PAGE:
This week one of my Twitter followers asked me for advice on communicating with her friends and family about her mental illness. She has only recently started telling people of her illness and she wasn’t sure on how to express her needs around her mental illness.
This is a great question and one I think every person with a mental illness faces. How do you tell people about your mental illness needs?
Coming Out As Mentally Ill
In this person’s case she had already told some of her close friends and family about her mental illness, but if you are just starting to tell people, or are in the process, here are some things to consider:
- Start with the most supportive person in your life. The one who you think will most love and accept you no matter what. This person can help you through telling everyone else.
- Slowly tell one person at a time. This information is big for you and it’s big for them. Take it slowly.
- Understand that people are going to have their own feelings around your diagnosis. They might be angry, sad, upset or feel nothing at all. Be prepared for their reactions.
- Understand that not everyone is going to support you. Sorry, but they just won’t.
- Put a “safety plan” place so that if people don’t react as expected you have someone to turn to about it, like a friend or therapist.
Mental Illness Needs
As a mentally ill person I need all sorts of things. I need help. I need doctors. I need medication. I need love. I need support. And depending on the specifics of my mood, I may need other things as well.
But coming up with a specific list of needs from other people isn’t as easy as it sounds. Do you know what you need? Are you OK with having that need? Are you OK with asking for help?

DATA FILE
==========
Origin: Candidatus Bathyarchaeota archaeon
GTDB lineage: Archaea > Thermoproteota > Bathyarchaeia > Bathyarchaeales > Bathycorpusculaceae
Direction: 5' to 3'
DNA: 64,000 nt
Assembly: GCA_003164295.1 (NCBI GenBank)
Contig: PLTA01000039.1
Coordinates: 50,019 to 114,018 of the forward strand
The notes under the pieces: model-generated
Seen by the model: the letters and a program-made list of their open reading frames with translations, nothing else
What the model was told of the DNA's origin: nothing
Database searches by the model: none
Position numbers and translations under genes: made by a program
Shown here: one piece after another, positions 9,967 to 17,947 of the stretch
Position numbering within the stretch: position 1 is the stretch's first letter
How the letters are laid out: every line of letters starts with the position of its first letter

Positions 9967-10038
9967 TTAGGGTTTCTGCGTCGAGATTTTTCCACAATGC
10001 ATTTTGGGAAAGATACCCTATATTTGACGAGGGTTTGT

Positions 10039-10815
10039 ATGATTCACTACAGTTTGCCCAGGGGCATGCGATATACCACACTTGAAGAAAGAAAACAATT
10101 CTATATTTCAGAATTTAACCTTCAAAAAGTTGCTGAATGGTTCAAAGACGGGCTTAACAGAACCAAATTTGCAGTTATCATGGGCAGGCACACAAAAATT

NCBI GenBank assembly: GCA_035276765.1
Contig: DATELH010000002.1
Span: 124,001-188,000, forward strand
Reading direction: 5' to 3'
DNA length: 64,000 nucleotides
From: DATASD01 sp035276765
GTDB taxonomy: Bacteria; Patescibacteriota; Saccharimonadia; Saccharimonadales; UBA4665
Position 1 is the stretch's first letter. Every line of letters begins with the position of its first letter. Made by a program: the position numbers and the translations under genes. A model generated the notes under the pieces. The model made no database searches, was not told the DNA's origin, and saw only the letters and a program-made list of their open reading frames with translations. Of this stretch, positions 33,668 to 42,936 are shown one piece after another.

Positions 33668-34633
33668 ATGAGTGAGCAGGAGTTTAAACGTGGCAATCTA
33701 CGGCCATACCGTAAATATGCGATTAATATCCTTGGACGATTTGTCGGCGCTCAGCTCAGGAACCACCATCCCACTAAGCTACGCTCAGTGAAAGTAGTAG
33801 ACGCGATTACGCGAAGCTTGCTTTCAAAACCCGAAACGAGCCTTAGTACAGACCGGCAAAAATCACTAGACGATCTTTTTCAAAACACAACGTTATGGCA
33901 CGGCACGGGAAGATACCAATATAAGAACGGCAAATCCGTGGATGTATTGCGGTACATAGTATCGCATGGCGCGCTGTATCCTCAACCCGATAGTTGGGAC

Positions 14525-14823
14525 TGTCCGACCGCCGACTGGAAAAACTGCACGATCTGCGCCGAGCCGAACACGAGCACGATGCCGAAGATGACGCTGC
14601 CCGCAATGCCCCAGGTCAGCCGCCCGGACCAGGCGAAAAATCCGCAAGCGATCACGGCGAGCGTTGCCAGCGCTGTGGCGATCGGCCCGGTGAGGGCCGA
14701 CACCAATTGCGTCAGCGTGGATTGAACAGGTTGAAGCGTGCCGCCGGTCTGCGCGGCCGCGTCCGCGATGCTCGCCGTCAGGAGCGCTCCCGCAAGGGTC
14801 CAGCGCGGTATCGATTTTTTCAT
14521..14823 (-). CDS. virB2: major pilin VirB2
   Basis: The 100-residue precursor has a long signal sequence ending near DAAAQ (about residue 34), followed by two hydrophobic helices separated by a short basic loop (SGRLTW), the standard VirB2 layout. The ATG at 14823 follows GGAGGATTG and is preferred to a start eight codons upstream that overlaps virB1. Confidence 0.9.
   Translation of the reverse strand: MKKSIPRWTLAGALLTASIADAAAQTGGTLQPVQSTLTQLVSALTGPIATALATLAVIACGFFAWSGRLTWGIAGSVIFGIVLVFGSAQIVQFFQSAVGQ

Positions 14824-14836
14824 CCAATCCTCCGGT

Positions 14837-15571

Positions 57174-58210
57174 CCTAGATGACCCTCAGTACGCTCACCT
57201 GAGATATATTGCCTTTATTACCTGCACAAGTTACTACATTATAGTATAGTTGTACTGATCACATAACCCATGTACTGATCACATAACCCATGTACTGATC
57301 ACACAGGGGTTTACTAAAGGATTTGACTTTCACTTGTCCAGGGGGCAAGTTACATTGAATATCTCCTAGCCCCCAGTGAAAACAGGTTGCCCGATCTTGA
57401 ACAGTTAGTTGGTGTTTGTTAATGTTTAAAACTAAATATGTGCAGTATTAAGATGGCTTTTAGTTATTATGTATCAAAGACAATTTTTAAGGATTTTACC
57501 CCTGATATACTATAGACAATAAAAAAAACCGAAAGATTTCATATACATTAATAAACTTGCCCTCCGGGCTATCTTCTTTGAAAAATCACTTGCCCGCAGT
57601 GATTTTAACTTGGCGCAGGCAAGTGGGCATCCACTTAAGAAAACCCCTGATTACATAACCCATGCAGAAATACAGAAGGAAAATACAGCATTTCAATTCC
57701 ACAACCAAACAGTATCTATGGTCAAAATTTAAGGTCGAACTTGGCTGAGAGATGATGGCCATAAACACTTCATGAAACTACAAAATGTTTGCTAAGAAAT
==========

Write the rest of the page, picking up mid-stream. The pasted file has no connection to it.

In my case I despise admitting to having bipolar-related needs because I consider myself self-reliant and don’t like to depend on anyone.
But that’s kind of selfish of me.
Expressing what you need from a person can actually help them come to terms with your mental illness because it makes them feel like they can do something specific to help and support you. People who love you will want to do that.
Mental Illness Needs Checklist
Double-check your needs before communicating them to others. Try considering this:
- Is what I’m asking reasonable?
- Is asking this person reasonable?
- Can more than one person share this job?
- Does this ask have a time limit?
- Is there background information the person needs in order to understand what I’m asking?
Expressing Mental Health Needs
It is OK to express your needs. It’s brave. It means you’ve recognized you have an illness and you’re working to keep your life going. This is a positive sign. But remember, just because it’s good that doesn’t mean everyone will like it.
Much like telling people you are mentally ill, when you start talking about needs; start with the most supportive person you know. Start with the person who has already asked how they can help you. Start with the easiest person to talk to.
When expressing your needs to others consider:
- Can this person give me what I’m asking?
- Is this the best time to ask the person?
- Does this person have enough information to know why I’m asking?
- Is there a website/book/other that would help this person understand what I’m going through?
- Should I write down my need and reason ahead of time in case I get nervous in the moment?
- Do I need support in asking for this need? Should someone be with me when I ask?
- How will I handle it if this person says no?
Asking for Help for a Mental Illness is Hard
Telling someone what you need can be a tough thing. Some people find it much easier to print something off the computer that expresses what they’re trying to say. You might get really upset in the moment. The other person might get upset in the moment. That’s OK. If you have something on paper, the benefit is the other person can take it and read it on their own time, when they’re ready.
As much as adjusting to a mental illness is a process for you, it’s also a process for the people around you. Hopefully people will help, support, love you and meet your needs, but remember, that just might not happen immediately.
Check out Natasha Tracy’s book: Lost Marbles: Insights into My Life with Depression & Bipolar and connect with her on Facebook, Google+ or Twitter or at Bipolar Burble, her blog.